2. Scoop out about half a cup of the luke warm milk into a mug, and mix in the 2 tablespoons of yoghurt with a fork. Then return the milk and yoghurt mixture back to the saucepan and stir gently to combine.
3. Transfer the liquid to a clean dry, 1 litre capacity jar or container with a snug-fitting lid. I used a large coffee jar as suggested and used by Christine in her post.
4. Now for the incubation... The yoghurt needs to be cosy, warm and undisturbed so that it can ferment. I wrapped my jar in a beanie and a hand towel, and placed it next to my heater overnight for 8 hours. You can leave it for longer, but as a general rule - the longer you leave it, the tangier it will become.
5. After the yoghurt has incubated it should be set.  Transfer to the fridge to cease the incubation process and to chill.

Part 2 - Making the 'Shrikhand'
Shrikhand is a popular dessert in Gujarat, which is a state in west India. A common misconception about Indian food in western countries such as Australia is that indian food is pretty much what you find in Indian restaurants. Typically, the food one comes across in indian restaurants is quite Punjabi in style (North Indian). However, in reality, there is huge variety in Indian cuisine. North and south indian cuisine are vastly different, let alone the differences in food from state to state.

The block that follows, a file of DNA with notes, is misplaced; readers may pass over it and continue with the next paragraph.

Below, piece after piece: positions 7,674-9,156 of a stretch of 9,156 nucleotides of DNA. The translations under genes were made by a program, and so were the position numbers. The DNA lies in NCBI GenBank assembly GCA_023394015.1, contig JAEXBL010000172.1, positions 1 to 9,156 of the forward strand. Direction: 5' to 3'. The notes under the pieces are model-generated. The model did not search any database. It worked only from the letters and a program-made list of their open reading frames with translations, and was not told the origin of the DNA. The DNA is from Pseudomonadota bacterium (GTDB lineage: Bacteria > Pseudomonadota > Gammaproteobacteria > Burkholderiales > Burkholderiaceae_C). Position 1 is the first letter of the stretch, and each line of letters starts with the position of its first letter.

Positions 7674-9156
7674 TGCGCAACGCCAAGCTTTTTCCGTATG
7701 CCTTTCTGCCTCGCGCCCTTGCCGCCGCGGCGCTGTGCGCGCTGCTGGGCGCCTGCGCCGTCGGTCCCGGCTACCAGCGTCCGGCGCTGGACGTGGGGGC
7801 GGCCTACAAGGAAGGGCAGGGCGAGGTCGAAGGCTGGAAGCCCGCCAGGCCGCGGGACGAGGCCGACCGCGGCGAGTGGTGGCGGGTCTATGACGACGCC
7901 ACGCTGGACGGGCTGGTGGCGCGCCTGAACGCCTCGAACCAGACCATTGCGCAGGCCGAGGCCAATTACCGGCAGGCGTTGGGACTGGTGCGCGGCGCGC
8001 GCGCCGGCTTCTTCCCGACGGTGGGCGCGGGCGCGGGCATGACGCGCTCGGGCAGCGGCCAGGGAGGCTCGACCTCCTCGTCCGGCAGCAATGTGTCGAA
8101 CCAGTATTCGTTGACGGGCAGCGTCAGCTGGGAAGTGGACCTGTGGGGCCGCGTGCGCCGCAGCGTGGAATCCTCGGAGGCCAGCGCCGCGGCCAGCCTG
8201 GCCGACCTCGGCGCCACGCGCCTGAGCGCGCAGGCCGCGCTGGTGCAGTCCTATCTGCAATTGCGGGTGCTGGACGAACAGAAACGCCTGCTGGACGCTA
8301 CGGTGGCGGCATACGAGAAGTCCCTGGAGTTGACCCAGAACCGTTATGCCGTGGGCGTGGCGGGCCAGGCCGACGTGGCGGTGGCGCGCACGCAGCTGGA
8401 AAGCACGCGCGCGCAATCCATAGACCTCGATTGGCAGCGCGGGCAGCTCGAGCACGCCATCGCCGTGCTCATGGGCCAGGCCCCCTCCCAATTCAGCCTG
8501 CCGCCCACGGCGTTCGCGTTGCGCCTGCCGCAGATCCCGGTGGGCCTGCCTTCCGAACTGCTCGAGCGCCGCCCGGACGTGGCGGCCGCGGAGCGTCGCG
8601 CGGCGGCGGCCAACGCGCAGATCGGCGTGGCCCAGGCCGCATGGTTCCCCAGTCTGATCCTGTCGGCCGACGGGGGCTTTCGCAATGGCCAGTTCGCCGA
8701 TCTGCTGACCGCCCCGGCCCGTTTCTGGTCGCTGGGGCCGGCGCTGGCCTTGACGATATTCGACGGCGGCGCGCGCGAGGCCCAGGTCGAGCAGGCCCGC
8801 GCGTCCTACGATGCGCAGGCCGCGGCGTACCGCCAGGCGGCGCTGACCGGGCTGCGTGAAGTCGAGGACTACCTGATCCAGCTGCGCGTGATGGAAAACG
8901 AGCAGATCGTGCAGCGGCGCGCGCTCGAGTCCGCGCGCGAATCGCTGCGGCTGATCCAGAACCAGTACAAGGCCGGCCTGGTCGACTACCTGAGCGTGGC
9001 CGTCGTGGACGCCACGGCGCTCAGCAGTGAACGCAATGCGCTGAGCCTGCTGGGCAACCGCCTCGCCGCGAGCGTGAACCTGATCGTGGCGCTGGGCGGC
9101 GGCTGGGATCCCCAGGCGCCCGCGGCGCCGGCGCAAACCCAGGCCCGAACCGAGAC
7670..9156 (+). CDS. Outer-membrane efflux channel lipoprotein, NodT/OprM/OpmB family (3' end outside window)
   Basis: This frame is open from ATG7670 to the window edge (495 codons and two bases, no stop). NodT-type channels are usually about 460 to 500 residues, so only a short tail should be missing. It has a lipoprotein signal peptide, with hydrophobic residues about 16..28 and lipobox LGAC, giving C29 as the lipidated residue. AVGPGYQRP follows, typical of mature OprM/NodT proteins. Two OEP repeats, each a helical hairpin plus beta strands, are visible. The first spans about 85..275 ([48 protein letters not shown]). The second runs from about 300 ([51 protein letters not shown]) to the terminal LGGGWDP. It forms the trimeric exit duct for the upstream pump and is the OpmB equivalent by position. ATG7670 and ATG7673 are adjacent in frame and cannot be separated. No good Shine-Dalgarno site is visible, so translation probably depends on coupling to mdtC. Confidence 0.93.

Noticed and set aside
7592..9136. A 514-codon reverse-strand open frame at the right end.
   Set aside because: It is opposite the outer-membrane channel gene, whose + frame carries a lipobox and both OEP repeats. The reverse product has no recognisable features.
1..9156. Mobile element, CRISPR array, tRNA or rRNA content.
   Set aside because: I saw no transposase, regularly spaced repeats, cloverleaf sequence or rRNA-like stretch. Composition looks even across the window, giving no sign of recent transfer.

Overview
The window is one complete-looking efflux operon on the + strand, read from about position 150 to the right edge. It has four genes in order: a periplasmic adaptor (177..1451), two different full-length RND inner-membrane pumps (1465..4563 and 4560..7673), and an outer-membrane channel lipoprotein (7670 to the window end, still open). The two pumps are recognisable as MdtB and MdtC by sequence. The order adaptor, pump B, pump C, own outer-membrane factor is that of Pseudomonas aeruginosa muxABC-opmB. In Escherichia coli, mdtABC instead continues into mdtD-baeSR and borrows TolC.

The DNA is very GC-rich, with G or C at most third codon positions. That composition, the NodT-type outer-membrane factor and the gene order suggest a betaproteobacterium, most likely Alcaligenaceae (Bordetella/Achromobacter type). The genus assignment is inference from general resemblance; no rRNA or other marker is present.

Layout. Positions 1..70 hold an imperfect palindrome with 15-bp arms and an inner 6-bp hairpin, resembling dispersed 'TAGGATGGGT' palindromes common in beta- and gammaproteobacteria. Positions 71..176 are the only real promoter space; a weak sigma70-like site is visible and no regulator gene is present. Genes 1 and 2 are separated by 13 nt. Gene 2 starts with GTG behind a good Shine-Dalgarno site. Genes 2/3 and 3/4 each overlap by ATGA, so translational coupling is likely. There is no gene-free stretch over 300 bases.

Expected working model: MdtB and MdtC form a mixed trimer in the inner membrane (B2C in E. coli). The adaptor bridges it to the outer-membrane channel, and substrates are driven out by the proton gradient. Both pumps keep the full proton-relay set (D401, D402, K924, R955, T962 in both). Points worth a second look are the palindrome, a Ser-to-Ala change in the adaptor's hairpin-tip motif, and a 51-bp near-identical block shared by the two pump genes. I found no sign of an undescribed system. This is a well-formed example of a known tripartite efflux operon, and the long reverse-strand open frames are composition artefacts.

1. The first step to this dessert (after making the yoghurt of course) is to 'hang the curd' as is often said in India. Essentially, this means straining the yoghurt to drain off excess fluid so that you're left with thick, creamy yoghurt. This is traditionally done by pouring the yoghurt into muslin cloth, tying it up and suspending it. However, I didn't have any muslin cloth on hand so I improvised with a sieve over a bowl, and I lined the bowl with two squares of kitchen paper towel. Then I carefully poured in the yoghurt.

Then I covered the bowl and left it in the fridge overnight (about 10 hours) to drain.

The drained fluid can be discarded and you're left with lovely, thickened yoghurt. How much? About 500 ml.